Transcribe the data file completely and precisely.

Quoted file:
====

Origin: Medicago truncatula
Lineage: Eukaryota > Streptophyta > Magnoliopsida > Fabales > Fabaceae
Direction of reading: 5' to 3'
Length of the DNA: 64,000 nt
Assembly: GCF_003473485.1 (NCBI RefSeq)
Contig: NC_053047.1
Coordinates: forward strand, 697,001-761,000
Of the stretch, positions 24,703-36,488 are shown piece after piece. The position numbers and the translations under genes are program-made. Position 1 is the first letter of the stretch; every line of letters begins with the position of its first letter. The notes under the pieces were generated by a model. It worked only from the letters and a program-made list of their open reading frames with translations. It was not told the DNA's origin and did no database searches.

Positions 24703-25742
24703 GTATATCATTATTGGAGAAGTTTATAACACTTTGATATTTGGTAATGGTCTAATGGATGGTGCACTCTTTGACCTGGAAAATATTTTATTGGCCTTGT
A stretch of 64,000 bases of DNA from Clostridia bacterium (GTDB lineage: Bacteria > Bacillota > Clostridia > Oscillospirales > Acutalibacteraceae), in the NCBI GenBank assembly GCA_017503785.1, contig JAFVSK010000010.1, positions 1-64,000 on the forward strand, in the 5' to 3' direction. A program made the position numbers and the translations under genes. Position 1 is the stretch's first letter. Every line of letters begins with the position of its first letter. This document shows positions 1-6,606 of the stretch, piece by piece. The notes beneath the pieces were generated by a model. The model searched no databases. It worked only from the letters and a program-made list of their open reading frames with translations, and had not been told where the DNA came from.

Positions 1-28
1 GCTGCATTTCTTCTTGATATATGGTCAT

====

Origin: Medicago truncatula
Lineage: Eukaryota > Streptophyta > Magnoliopsida > Fabales > Fabaceae
Direction of reading: 5' to 3'
Length of the DNA: 64,000 nt
Assembly: GCF_003473485.1 (NCBI RefSeq)
Contig: NC_053047.1
Coordinates: forward strand, 697,001-761,000
Of the stretch, positions 24,703-36,488 are shown piece after piece. The position numbers and the translations under genes are program-made. Position 1 is the first letter of the stretch; every line of letters begins with the position of its first letter. The notes under the pieces were generated by a model. It worked only from the letters and a program-made list of their open reading frames with translations. It was not told the DNA's origin and did no database searches.

Positions 24703-25742
24703 GTATATCATTATTGGAGAAGTTTATAACACTTTGATATTTGGTAATGGTCTAATGGATGGTGCACTCTTTGACCTGGAAAATATTTTATTGGCCTTGT
A stretch of 64,000 bases of DNA from Clostridia bacterium (GTDB lineage: Bacteria > Bacillota > Clostridia > Oscillospirales > Acutalibacteraceae), in the NCBI GenBank assembly GCA_017503785.1, contig JAFVSK010000010.1, positions 1-64,000 on the forward strand, in the 5' to 3' direction. A program made the position numbers and the translations under genes. Position 1 is the stretch's first letter. Every line of letters begins with the position of its first letter. This document shows positions 1-6,606 of the stretch, piece by piece. The notes beneath the pieces were generated by a model. The model searched no databases. It worked only from the letters and a program-made list of their open reading frames with translations, and had not been told where the DNA came from.

Positions 1-28
1 GCTGCATTTCTTCTTGATATATGGTCAT